On August 21, 2001, Dr. Bonwich again examined Alexander and concluded that he had severe venous insufficiency and no history of DVT. She observed that his symptoms were worsening — he was experiencing greater aches, pains and swelling, and was developing an ulcer that had not been there on his April 17th examination. Dr. Bonwich stated that Alexander's varicose veins and perforating veins were clearly causing his symptoms and that he would experience ulceration. She further stated that she believed that surgery might be beneficial and that Alexander would also benefit from a more experienced vein surgeon. She thus referred Alexander to John Eidt, M.D.
Dr. Eidt examined Alexander on September 4, 2001. He concluded that Alexander had severe venous insufficiency in his left leg, resulting in chronic venous stasis disease and ulceration. Dr. Eidt determined that surgery was not currently warranted, and he recommended elevation and a variety of compression dressings to bring Alexander's condition under control. Dr. Eidt further stated that Alexander "may have to be off work in order to get this to heal." J.A. at 186. Although Dr. Eidt indicated the need to reassess Alexander's improvement, he did not arrange for a specific follow-up appointment with him.
On September 27, 2001, Alexander returned to Dr. Bonwich's office, primarily to obtain a work release. Dr. Bonwich noted that Alexander's job involved some standing and concluded that he needed "to be off from work until he can either recover from this condition or maybe he will need to be off forever." J.A. at 188. She noted that Alexander had recently transitioned from driving a forklift at work to standing on a concrete floor, a change which Dr. Bonwich did not think would work well for him if he continued to suffer from ulcers, which she suspected he would.
On December 27, 2001, Alexander returned to Dr. Bonwich for a follow-up examination. Dr. Bonwich noted that Alexander's severe skin changes had previously had some preulcerative areas that had broken down to form some punctate ulcers and that this had concerned her. She now observed that because Alexander had been off of his feet, his preulcerative areas had healed and were significantly better.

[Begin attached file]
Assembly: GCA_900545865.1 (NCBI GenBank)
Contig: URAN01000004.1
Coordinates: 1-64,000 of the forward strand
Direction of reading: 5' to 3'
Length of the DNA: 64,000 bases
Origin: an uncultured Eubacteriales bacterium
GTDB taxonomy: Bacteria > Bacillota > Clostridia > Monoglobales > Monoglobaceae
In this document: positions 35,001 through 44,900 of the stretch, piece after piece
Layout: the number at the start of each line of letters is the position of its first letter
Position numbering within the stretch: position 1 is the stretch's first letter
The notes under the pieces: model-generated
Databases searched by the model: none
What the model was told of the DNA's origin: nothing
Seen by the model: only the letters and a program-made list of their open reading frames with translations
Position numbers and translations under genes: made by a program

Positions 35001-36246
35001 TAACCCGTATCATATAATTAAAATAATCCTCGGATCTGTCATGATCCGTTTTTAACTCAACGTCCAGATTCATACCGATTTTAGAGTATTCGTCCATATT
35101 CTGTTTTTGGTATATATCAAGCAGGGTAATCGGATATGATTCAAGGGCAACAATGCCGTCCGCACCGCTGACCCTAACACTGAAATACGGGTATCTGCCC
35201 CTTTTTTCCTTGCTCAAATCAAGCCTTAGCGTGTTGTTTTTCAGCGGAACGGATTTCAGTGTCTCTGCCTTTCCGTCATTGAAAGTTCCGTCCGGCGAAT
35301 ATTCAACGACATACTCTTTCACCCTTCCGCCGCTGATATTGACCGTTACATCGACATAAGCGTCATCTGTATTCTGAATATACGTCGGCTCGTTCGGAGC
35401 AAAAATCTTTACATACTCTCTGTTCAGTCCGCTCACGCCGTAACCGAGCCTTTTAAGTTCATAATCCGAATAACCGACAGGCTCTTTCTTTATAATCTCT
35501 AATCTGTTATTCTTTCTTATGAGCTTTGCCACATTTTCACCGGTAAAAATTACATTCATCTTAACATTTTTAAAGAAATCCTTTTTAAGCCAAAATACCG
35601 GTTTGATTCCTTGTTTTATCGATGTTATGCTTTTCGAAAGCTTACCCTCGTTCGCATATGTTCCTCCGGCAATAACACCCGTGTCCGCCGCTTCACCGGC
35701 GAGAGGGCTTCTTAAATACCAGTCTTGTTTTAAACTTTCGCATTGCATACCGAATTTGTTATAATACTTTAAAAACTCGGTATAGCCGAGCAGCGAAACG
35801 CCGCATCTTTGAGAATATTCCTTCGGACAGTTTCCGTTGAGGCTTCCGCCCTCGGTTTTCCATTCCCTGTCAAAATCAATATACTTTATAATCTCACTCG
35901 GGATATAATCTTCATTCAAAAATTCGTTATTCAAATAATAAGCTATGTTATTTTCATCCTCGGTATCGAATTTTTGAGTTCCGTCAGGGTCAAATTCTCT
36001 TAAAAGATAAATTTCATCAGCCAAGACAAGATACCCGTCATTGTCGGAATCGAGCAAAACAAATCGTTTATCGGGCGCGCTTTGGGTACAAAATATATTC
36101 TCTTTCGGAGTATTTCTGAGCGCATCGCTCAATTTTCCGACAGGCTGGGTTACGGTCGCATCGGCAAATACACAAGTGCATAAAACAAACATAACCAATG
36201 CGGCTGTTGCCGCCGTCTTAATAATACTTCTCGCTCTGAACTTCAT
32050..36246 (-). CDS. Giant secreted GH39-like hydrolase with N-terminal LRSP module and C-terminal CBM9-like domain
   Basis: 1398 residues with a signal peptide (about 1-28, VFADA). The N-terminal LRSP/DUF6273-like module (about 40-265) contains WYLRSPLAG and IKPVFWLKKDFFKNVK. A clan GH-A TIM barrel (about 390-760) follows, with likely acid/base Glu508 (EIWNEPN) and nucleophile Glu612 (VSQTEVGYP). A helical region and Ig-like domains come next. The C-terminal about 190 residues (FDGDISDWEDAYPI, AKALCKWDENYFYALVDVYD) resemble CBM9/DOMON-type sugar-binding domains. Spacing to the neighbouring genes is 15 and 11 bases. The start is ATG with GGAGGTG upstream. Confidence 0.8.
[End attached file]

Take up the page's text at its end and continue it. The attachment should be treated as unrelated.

On June 18, 2002, Alexander returned to Dr. Bonwich for another follow-up examination. Dr. Bonwich noted that Alexander had venous insufficiency and venous skin changes, varicose veins in his left anterior shin region, and continued swelling in his left leg while standing. She further noted that Alexander's use of his compression hose had helped, but that he would probably have to continue his off-work status to avoid developing an ulcer.
On or about June 25, 2002, Alexander submitted his application for disability pension benefits. Under the plan, a claimant is eligible for benefits only if he is "totally disabled from performing further work . . ., and in [American Standard's] opinion is likely to remain so disabled continuously and permanently." J.A. at 55. In support of his claim, Alexander submitted a medical application completed by Dr. Bonwich, in which she diagnosed him as suffering from varicose veins of the lower extremities, peripheral vascular disease, vascular insufficiency, and a history of venous ulcerations in the left leg. In response to the question of whether, if Alexander's condition was chronic, changes had occurred that caused him to be disabled for further work, Dr. Bonwich stated that Alexander continued to have leg swelling bilaterally after getting out of bed in the morning and that this swelling caused him pain throughout the day. In response to the question about Alexander's remaining physical and mental capacities, Dr. Bonwich noted that he needed time off from work for leg swelling, skin changes, and ulceration and noted that Alexander could not stand for more than thirty to sixty minutes.